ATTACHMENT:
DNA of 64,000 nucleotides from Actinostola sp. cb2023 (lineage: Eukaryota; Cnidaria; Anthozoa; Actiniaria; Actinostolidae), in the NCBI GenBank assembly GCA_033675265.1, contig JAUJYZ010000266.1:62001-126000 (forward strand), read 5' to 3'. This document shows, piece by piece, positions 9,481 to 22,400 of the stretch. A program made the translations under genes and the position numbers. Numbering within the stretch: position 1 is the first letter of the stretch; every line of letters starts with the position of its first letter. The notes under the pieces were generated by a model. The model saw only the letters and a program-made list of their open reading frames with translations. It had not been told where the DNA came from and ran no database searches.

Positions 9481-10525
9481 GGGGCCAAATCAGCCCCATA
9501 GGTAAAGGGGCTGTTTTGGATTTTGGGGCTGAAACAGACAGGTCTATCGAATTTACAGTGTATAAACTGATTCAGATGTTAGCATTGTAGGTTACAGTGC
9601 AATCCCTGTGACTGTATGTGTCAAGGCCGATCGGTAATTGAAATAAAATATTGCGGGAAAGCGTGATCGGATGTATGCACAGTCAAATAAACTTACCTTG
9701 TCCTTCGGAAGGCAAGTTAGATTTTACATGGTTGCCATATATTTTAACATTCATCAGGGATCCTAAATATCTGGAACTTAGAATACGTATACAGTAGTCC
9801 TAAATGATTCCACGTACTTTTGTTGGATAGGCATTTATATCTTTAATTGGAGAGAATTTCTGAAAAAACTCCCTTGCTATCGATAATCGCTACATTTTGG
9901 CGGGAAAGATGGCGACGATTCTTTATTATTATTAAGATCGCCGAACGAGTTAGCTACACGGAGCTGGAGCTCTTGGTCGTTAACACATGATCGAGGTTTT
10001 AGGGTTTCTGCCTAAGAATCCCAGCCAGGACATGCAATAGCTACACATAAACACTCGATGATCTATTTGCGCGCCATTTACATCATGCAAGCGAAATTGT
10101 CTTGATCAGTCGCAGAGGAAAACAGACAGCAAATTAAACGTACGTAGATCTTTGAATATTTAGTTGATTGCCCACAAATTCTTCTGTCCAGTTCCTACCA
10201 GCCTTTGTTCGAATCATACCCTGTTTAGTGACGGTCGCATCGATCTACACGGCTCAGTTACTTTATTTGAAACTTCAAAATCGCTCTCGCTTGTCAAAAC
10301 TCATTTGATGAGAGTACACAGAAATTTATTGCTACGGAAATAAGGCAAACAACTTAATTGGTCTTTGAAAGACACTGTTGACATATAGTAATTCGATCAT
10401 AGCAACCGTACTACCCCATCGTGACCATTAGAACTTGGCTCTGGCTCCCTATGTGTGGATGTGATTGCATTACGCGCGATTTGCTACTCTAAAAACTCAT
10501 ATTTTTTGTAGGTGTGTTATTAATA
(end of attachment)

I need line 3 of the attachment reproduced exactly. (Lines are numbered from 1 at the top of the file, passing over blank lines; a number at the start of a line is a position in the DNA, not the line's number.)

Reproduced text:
9481 GGGGCCAAATCAGCCCCATA